We live on the 3800 block of 44th Avenue NE and my husband's locked car was broken into and change was taken.  I also heard of other car break ins last Wednesday night/Thursday morning.   
I'm curious about the neighborhood Security Patrol that we pay for and how it plans to help curtain what seems to be an increasing incidence of these events.

The SPD website says:
You are more likely to be a victim of a vehicle crime than any other crime reported to the Seattle Police Department. An experienced Car Prowler or Thief can gain access to your car in virtually seconds. 
In less than 30 seconds, someone could break into a parked car. Most car prowls themselves take less than two minutes. The damage done to locks and windows can be very expensive to repair and cause great inconvenience.  a car prowl can take less than a minute and can cause thousands of dollars in damage.

Here are SPD's car prowl prevention tips:  
  • Don't leave any items in plain view in your vehicle. Even in a secure garage.
  • Take all valuables with you when you park.
  • Remove or hide anything that a car prowler might mistake as something worth stealing.
  • If valuables must be left behind, hide them out of sight several blocks away before parking.
  • Disable internal trunk releases per your owner's instruction manual.
  • Audible alarms or other theft deterrent devices can be effective.
  • When you exit or enter your parked vehicle, stop and take a look around the area.
  • Before leaving your parked car, always remove the keys, roll up the windows and lock the car.
  • Make a habit of locking your garage door and car doors.
  • If possible, store your car in a closed and locked garage.
  • If your car is stored in a carport or parked near your house, leave your exterior lights on throughout the night.
  • If you park on the street, choose a well-lit, open space even if it means adding additional street/yard lighting & trimming back trees/bushes that block your view of your vehicle.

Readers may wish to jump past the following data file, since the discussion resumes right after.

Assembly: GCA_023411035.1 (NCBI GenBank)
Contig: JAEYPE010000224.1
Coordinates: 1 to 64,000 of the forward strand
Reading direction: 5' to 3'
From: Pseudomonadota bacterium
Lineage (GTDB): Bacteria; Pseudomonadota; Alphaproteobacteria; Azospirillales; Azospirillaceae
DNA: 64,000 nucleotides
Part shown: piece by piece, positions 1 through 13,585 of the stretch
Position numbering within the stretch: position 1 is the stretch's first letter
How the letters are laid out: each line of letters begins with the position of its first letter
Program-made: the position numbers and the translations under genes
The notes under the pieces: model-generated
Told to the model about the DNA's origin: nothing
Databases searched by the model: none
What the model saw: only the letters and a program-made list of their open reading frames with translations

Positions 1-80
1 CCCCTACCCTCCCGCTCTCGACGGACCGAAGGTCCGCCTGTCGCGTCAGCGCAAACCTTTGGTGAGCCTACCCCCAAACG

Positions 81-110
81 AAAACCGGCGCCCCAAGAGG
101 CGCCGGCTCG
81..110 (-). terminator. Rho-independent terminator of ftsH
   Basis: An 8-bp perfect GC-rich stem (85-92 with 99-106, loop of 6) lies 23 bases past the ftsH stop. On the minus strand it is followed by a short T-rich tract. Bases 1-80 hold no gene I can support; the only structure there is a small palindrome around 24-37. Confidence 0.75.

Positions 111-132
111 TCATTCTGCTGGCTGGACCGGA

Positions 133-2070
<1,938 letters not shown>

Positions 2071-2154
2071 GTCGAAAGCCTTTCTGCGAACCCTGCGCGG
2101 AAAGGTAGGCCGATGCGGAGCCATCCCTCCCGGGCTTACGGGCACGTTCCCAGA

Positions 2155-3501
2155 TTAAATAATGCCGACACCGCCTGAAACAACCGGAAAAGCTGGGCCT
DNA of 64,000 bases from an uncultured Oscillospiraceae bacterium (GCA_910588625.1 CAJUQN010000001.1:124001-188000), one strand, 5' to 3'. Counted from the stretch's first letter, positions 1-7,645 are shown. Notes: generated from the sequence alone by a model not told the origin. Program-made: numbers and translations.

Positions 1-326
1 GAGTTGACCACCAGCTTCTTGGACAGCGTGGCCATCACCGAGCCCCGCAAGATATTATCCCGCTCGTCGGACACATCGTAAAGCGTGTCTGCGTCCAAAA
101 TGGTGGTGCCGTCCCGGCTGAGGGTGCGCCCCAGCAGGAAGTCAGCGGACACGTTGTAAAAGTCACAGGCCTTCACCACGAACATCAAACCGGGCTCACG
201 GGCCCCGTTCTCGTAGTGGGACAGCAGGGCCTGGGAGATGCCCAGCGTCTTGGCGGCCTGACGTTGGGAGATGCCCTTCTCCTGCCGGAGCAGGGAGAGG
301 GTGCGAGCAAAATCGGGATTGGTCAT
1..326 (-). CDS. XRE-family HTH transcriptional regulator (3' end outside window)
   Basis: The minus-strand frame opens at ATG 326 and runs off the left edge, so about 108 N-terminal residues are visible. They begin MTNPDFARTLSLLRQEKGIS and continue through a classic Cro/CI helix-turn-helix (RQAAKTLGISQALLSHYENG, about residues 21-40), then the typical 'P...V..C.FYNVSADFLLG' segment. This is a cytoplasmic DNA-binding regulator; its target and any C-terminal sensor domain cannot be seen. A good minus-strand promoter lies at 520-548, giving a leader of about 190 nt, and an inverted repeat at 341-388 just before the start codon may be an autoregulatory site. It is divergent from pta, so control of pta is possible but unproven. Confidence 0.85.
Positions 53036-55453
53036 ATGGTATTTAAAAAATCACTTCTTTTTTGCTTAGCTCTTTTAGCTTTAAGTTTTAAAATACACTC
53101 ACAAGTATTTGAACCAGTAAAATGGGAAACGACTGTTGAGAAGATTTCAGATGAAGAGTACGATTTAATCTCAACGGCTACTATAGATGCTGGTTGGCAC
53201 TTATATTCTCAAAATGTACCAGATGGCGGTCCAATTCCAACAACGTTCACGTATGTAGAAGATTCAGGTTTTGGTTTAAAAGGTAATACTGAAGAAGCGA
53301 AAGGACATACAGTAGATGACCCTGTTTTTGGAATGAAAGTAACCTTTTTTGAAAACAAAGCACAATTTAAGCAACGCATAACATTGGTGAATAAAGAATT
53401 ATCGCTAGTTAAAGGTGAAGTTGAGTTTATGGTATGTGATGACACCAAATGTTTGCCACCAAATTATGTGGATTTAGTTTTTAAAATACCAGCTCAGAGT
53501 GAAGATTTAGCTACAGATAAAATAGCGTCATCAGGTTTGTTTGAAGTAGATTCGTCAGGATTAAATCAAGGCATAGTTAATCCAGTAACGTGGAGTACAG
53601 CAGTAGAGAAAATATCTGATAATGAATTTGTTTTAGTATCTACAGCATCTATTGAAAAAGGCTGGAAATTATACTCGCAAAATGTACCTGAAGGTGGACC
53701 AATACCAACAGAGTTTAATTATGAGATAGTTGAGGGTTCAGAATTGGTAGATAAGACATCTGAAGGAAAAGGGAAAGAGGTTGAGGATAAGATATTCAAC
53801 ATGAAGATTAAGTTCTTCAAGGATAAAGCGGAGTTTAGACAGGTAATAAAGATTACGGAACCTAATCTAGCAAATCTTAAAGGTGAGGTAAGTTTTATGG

• If you park your car in a dark or isolated area, consider the City Light Area Lighting Program, which permits additional light fixtures to be placed on existing poles. The cost is less than $5 per month per light. Call (206) 684-3000 for more information.
  • Consider replacing the light fixture closest to your car with a motion detector unit. Motion detectors are a good psychological deterrents since the normal assumption of a person seeing a light come on is that someone has seen them. Additionally, the light makes the prowler or thief more visible.

SPD says that if your car is broken into file a report by calling the non-emergency number at 206-625-5011, or file one online.


1 comment:

thomas hanrahan said...

I'd just like to point out my frustration that the police would have the nerve to tell citizens they're more likely to be a victim of car prowlers than anything else then give them tips. The reason we are so likely, and why car prowling is so rampant is because the SPD refuses to do anything about it, NOTHING, they put no resources on it and when a victim calls in the just tell them to fill out a form online for statistics. So of course thats what everyone is going to do.

Maybe try setting up some stings? Setup some car bait? Actually deploy patrol cars to check recently victimized areas for suspicous persons?